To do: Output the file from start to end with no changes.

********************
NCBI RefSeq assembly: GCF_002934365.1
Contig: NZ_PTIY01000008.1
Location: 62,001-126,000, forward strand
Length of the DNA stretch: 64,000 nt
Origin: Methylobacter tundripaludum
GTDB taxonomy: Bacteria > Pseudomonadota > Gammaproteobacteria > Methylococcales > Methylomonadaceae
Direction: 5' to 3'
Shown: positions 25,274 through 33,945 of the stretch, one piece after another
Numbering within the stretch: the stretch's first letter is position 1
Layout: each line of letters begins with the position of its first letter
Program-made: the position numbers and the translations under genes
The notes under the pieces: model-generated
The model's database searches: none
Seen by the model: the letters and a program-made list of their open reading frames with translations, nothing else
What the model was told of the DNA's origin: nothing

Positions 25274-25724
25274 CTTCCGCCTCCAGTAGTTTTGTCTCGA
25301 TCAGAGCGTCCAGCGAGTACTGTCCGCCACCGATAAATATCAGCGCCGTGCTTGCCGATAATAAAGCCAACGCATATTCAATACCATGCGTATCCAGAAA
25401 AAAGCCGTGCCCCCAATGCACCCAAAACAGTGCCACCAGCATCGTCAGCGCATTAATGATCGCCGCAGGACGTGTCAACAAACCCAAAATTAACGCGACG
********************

NCBI RefSeq assembly: GCF_002934365.1
Contig: NZ_PTIY01000008.1
Location: 62,001-126,000, forward strand
Length of the DNA stretch: 64,000 nt
Origin: Methylobacter tundripaludum
GTDB taxonomy: Bacteria > Pseudomonadota > Gammaproteobacteria > Methylococcales > Methylomonadaceae
Direction: 5' to 3'
Shown: positions 25,274 through 33,945 of the stretch, one piece after another
Numbering within the stretch: the stretch's first letter is position 1
Layout: each line of letters begins with the position of its first letter
Program-made: the position numbers and the translations under genes
The notes under the pieces: model-generated
The model's database searches: none
Seen by the model: the letters and a program-made list of their open reading frames with translations, nothing else
What the model was told of the DNA's origin: nothing

Positions 25274-25724
25274 CTTCCGCCTCCAGTAGTTTTGTCTCGA
25301 TCAGAGCGTCCAGCGAGTACTGTCCGCCACCGATAAATATCAGCGCCGTGCTTGCCGATAATAAAGCCAACGCATATTCAATACCATGCGTATCCAGAAA
25401 AAAGCCGTGCCCCCAATGCACCCAAAACAGTGCCACCAGCATCGTCAGCGCATTAATGATCGCCGCAGGACGTGTCAACAAACCCAAAATTAACGCGACG